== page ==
By Dr. Dustin C. Dyer
The ACL, or anterior cruciate ligament, is a key ligament for knee stability. It is found in the central portion of the knee and runs from its origin on the femur (thigh bone) to its insertion on the tibia (shin bone).
ACL injuries are commonly seen in sports, and are more commonly seen in female athletes. There are different factors that make females more susceptible to ACL injuries. They have more laxity of their ligaments and a smaller diameter ACL. The female body is built with a wider pelvis, which typically leads to a more knock-knee positioning. This positioning places the knee at higher risk for an ACL injury.
In particular, women basketball and soccer players often suffer ACL tears due to the nature of their sport. The repetitive jumping and pivoting in their sport, along with the above mentioned factors, increases the risk of an ACL injury.
What is an ACL Injury?
An ACL injury happens when the ligament is overstretched, which leads to a sprained or torn ACL. In most cases, an ACL injury occurs from a non-contact mechanism, meaning it occurs when twisting/pivoting or coming down from a jump. Symptoms include pain, swelling of the knee, and instability. An ACL injury is treated with physical therapy and often surgery to repair or reconstruct the ligament.
4 ACL Injury Prevention Tips
ACL injuries tend to occur among athletes and people with active, competitive lifestyles. Here are a few simple precautions you can take to reduce your risk of injury.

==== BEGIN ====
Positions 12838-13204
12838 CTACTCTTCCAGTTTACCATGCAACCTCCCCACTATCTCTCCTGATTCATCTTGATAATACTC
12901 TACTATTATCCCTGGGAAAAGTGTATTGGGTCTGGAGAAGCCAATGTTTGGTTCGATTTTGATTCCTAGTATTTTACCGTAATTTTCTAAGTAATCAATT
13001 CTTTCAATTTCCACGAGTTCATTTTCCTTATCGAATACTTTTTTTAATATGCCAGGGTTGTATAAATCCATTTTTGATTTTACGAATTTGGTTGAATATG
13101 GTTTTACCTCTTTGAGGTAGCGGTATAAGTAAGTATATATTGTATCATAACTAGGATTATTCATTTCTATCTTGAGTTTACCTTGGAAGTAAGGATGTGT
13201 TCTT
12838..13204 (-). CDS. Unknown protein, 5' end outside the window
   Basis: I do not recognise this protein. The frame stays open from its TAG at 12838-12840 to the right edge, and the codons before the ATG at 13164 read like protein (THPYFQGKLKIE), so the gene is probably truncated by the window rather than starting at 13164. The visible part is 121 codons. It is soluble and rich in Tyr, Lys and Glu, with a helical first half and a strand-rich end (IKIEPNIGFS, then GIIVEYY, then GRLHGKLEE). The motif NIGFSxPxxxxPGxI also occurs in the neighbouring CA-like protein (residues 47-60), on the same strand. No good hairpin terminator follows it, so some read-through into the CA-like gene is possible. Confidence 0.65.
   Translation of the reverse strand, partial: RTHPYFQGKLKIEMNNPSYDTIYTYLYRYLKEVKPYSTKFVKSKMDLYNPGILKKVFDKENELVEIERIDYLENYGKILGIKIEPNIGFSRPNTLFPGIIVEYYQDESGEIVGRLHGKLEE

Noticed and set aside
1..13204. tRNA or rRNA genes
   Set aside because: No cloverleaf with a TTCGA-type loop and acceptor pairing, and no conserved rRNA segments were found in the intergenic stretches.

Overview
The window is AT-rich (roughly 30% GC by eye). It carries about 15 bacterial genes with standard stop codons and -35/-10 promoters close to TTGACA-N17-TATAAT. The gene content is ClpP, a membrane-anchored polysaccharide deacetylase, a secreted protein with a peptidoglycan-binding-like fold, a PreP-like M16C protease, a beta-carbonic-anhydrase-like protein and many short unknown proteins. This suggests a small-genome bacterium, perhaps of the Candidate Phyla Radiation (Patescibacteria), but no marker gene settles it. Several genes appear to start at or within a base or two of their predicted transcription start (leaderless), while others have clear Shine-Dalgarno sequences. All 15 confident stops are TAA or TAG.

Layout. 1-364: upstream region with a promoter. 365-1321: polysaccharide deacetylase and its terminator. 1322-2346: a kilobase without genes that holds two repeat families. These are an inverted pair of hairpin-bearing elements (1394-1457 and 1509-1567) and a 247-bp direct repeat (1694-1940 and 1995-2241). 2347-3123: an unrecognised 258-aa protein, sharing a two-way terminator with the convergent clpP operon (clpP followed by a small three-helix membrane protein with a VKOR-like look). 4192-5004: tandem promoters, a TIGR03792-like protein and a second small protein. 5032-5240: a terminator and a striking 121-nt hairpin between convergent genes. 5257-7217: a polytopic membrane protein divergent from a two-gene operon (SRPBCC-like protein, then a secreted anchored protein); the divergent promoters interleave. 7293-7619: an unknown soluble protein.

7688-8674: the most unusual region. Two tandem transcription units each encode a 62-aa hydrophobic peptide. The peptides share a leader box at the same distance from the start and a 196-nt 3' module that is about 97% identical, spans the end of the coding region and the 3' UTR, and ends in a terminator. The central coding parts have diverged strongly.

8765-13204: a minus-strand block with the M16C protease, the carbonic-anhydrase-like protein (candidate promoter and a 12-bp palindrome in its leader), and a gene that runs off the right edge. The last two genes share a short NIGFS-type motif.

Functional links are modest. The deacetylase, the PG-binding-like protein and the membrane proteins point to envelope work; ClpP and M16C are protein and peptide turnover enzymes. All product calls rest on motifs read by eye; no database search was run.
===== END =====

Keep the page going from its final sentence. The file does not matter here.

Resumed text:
- Stretching. Doing stretches and warm-ups before any athletic competition or activity is one of the most important things you can do to prevent injury. Stretching helps make sure your body is ready for the movements and stresses that are specific to your activity. Do some jogging and warm up your core and lower extremities. Stretch the leg muscles, specifically the hamstrings and quads to ensure you are properly prepared.
- Go Slow. If you’re at the beginning of a competitive season, or trying something for first time, this is when you’re most susceptible to fatigue and injury. Take it easy and don’t jump right into full competition. Working through practice drills and basic mechanics before engaging with a full regimen can dramatically decrease the likelihood of injury.
- Jump Training Regimen. Many college and higher-level sports teams (particularly women’s basketball) have started implementing jump training in their preseason before competition. The athletes work with trainers, coaches, and/or local physical therapists to teach appropriate jumping and landing mechanics. This could be of benefit to anyone planning to engage in jumping sports such as basketball.
- Core Strengthening and Endurance Training. The more core strength you have, the better body control you have. Many sports are now stressing core strengthening to help prevent both upper and lower extremity injuries. Endurance training with a coach or trainer decreases your chance of being fatigued, which in turn decreases your chance of putting your body in a susceptible position for injury.
If You Do Suffer an ACL Injury
If you have an ACL injury, here are some recommendations for addressing it:
- Keep an eye on the knee itself. A large majority of ACL tears will cause significant swelling in the knee.
- Apply ice and elevation. Walking on a torn ACL will not necessarily hurt the knee, but it can increase swelling.
- The best thing to do is call to your orthopedic surgeon or primary care doctor who can refer you to an orthopedist.
- Your physician will likely take an X-ray to ensure there is no fracture, followed by a physical exam.
- Depending on the severity of the injury, an MRI may be necessary to show any possible injuries to the soft tissue and ligaments of the knee.
If you think you may have an ACL injury, or simply want more information on these types of injuries, get in touch with Tuckahoe Orthopaedics to make an appointment today.